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In a few sentences please describe your most rewarding work or volunteer experience

The latest in our ongoing series on answering common behavioral interview questions. Are you a team player? You better be able to prove it. Based on my experience consulting with both hiring organizations and job seekers, I can tell you that teamwork questions are the most common of all of the behavioral interview questions. This is probably because the ability to work with others is considered critical for most positions โ€” from entry- to C-level. By asking a behavioral question, they are giving you the opportunity to demonstrate your team skills by sharing a relevant example.

This is Lesson 10 from the Big Interview interview training system. Take a quick look here if you want to learn more about it. Sometimes, you may be asked specifically about experience leading a team: You can ace these questions with just a little bit of preparation. Before hiring you, a smart manager will want to find out: Some jobs come with specific teamwork challenges: At a managerial level, team leadership may be the focus. At a fast-moving startupthey may be looking for people who can pitch in and play many roles.

For an entry-level position, it may just be about the ability to get along in a professional environment. You will want to choose an example that demonstrates the most relevant aspect s of your team experience.

Sample Interview Questions

It is particularly important for new grads to be able to speak convincingly about their teamwork skills. Therefore, the hiring manager will be hiring based on potential demonstrated by academic, extracurricular, and internship experiences.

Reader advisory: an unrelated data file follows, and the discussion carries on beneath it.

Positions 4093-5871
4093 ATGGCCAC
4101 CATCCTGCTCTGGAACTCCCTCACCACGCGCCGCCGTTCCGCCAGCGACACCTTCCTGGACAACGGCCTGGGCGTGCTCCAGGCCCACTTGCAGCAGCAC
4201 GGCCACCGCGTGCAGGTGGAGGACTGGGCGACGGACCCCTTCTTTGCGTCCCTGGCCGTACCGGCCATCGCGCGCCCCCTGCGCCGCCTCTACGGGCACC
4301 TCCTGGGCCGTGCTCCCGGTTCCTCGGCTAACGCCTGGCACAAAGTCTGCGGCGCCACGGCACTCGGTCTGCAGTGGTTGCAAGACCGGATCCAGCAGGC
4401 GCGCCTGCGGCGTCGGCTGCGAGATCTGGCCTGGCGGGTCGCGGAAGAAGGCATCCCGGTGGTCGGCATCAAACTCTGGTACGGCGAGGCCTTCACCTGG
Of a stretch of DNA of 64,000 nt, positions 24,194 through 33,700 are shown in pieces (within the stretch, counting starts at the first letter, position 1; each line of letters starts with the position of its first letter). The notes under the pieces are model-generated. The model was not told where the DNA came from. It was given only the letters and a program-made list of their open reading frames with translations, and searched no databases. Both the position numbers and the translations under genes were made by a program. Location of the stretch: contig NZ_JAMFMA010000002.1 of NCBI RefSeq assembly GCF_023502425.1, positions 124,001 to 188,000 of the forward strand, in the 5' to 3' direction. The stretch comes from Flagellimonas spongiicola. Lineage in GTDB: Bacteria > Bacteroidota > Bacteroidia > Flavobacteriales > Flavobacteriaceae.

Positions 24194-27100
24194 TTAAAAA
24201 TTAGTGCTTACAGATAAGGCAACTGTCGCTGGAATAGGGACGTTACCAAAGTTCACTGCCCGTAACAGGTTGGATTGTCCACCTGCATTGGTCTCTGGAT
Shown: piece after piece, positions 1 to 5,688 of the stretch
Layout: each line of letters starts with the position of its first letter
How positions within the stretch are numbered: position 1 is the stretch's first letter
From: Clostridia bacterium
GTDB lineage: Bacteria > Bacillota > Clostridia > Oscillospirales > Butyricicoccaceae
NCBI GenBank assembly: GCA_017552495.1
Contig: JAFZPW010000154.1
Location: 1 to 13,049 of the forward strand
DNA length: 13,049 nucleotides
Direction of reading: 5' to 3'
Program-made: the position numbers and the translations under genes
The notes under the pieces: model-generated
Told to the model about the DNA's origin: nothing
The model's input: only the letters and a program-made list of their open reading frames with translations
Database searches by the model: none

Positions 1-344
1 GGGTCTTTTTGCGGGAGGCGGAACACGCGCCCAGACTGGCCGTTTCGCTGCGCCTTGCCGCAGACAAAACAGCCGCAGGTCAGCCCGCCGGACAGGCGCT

In the interview, they will be trying to get a sense of what you would be like to work with. Inside Big Interview, our complete training system for job interviews, we give you video lessons, sample answers, and an interactive practice tool for all of these different versions of teamwork-related interview questions.

Before your next job interview, sit down and make a list of the significant team projects that you remember. Give yourself a little time to brainstorm before you narrow down the list.

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Here are some rules for choosing the best examples to share in your interviews: Your most relevant examples will be from the last year or so. Pick an experience that really allowed you to shine. Maybe you stepped up to solve a problemresolve a conflict, or bring the group together. Maybe you helped to achieve spectacular results brought in revenue, reduced expenses, delivered a high-profile project.

For each interview, review the job description to get a better understanding of the type of collaboration required see above. Then pick the most relevant example you have. It will serve you well to prepare a few examples that represent different types of team projects.

Go for added value.